The sight of Australia unceremoniously sweeping up the remnants of England’s lacklustre effort at the Gabba last month will linger long in the memory both of those playing in the match and those who witnessed it. England were blown away by Australia, and the margin of the victory – a whopping 381 runs – seemed to flatter the tourists. This is the first time that Australia have led an Ashes series since 2006/07 – a series they went on to win 5-0.
So far in this series, the Australian cricket team, their fans and their media have tried to whip up the same fervour and ‘reason for winning’ that was present 7 years ago, and they’ve somehow succeeded. Back then, their cause was the final flings of some of their best ever cricketers: Shane Warne, Glenn McGrath and Justin Langer. All were due to retire at the end of that series, and they wanted to go out with a bang.
After what feels like an eternity of waiting – the 2013/14 Ashes Series is just a few hours away. Preparations have been under-way since the two nations locked horns in an ODI series after the Ashes, which was followed, for Australia, by a visit to India for 7 more ODIs. But all of that is past now – this is the real thing.
It is important to state straight away – England are favourites to win this series. They haven’t lost an Ashes series since the 5-0 hammering in 2006/07, whilst Australia have only won one Test match in the whole of 2013 – against Sri Lanka at the Sydney Cricket Ground in January. However, home conditions (and home press) give a definite advantage to the hosts – and Alastair Cook and his team have been quick to acknowledge that this will not be a walk in the park.
Without playing well, England beat Australia during the English summer, though the 3-0 scoreline probably flattered the hosts. Lots of excuses were proffered by the Australians: the transitional period from Mickey Arthur to Darren Lehmann was an early one, whilst the constant accusations of Stuart Broad being a cheat were repeated time and time again. This Australian whinging – which was supposedly an English pastime – has swiftly become a frequent Antipodean occurrence.
In a very loud world, there are few greater pleasures than total silence. The absence of noise, or, to be more precise, unwanted noise, is a rare treat. For a cricketer, walking from the boundary edge to the middle is quiet. Often it’s almost silent, as you cross the demilitarized zone before you reach the front line on the square. A commentator is not paid just to make noise, but rather to make the right noises – to be emotive and respectful to the atmosphere, without crashing it with their own voice. Some – Richie Benaud, John Arlott, Christopher Martin-Jenkins – had this difficult art down to a tee. For others, it is harder.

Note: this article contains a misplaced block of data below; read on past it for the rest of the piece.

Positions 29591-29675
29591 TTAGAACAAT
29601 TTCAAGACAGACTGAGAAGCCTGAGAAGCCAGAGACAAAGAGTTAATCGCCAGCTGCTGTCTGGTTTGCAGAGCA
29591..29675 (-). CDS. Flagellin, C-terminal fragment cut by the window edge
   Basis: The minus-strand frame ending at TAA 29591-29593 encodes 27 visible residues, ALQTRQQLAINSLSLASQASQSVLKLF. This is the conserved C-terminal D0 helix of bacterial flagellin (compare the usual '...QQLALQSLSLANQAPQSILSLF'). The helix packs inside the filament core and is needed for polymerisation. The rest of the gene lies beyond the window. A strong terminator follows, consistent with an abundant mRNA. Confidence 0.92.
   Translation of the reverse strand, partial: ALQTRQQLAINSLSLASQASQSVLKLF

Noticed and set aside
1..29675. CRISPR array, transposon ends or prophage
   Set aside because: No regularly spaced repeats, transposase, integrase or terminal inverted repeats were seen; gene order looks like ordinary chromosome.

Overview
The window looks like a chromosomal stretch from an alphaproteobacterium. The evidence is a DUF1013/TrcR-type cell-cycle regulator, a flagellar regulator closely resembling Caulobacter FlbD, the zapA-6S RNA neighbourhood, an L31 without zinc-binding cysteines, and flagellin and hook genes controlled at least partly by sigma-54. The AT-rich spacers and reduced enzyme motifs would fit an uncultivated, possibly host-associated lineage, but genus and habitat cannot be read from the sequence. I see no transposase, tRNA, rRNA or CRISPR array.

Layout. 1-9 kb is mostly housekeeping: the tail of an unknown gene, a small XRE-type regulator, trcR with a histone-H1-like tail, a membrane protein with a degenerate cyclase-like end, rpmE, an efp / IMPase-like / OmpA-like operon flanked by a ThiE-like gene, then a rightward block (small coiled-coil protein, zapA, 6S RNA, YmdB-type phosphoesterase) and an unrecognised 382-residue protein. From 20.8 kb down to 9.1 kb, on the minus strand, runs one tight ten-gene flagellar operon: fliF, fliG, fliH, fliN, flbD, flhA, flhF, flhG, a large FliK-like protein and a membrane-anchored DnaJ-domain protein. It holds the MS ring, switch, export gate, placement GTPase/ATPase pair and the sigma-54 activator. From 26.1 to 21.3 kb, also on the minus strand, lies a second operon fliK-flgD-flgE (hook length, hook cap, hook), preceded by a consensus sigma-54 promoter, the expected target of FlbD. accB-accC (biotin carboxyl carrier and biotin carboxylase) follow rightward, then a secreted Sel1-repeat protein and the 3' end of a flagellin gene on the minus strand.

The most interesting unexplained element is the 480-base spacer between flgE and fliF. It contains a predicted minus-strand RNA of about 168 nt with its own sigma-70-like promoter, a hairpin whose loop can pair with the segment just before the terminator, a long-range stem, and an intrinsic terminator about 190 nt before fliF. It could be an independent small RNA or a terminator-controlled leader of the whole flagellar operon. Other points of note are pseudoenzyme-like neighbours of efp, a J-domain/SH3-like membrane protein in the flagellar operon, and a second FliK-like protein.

On Wednesday evening, I was watching a live feed on the Cricket Australia website of England bowling out the Cricket Australia Invitational XI. It was filmed on one camera – a throwback to a time before mass media, when for half of the overs you had a front on view of the bowler running in. There was no commentary. It was utter silence. It was utter bliss.
I decided to see how well the TMS commentary on the same game would match up, and to my surprise, it was almost perfect. Aggers and co. went about their merry way with a sense of irreverence that was befitting a warm up game at an almost deserted SCG, which was excellent. And as is the nature of radio, they were talking more often than they weren’t. Though whenever they were silent, it was a second of harmony.
Jump forward to this morning. After watching the first 38 runs of Sachin Tendulkar’s innings against the West Indies yesterday, I couldn’t stomach the idea of another early morning to see how many more he would score, even if the fates were on his side, and he scored a century. So when I awoke to see that he had been dismissed for 74, I went straight to YouTube to find a video of his final dismissal.
Tendulkar edges it, and Darren Sammy takes a very good catch at slip. Silence in the stadium. The shock of over a billion Indians is tangible as Tendulkar turns to leave the crease for the last time. As he leaves, the weight of the nation’s expectations lifts off his shoulders. No longer is the pressure on him, and his shoulders, though slumped, seem less heavy then usual. Suddenly, the roar from the crowd erupts, as they celebrate the Little Master one last time. Whereas the wall of noise that greeted him when he first emerged on Day 1 was excitable fervour, the adulation which adorned his curly head when he left the ground was emotional and raw.
Until Sunil Gavaskar opened his mouth.
Immediately, the moment was ruined. The Indian commentator – who in 2011 was reportedly being paid Rs 3.6 crore annually by the BCCI to toe the official line and promote the views of the Indian cricket board – took over describing the moment as Tendulkar left the ground, and decided that that special moment, as the roars of 33,000 people carried Tendulkar up the stairs to the dressing room, was the best moment to remind the viewers that, just like in this game, Darren Sammy caught Tendulkar at slip in a Test match in 2011. As the crowd’s cheer became the perfect accompaniment to the end of a brilliant career, Gavaskar crashed it with his harsh voice, telling the unrelated story, before returning the present to send Tendulkar off with a gushing and cringe-inducing “Sachin…Ramesh…Tendulkar. Thank you, thank you, thank you.”
A good commentator knows when the pictures do the talking, and when silence is golden. And on this occasion, the pictures did the talking.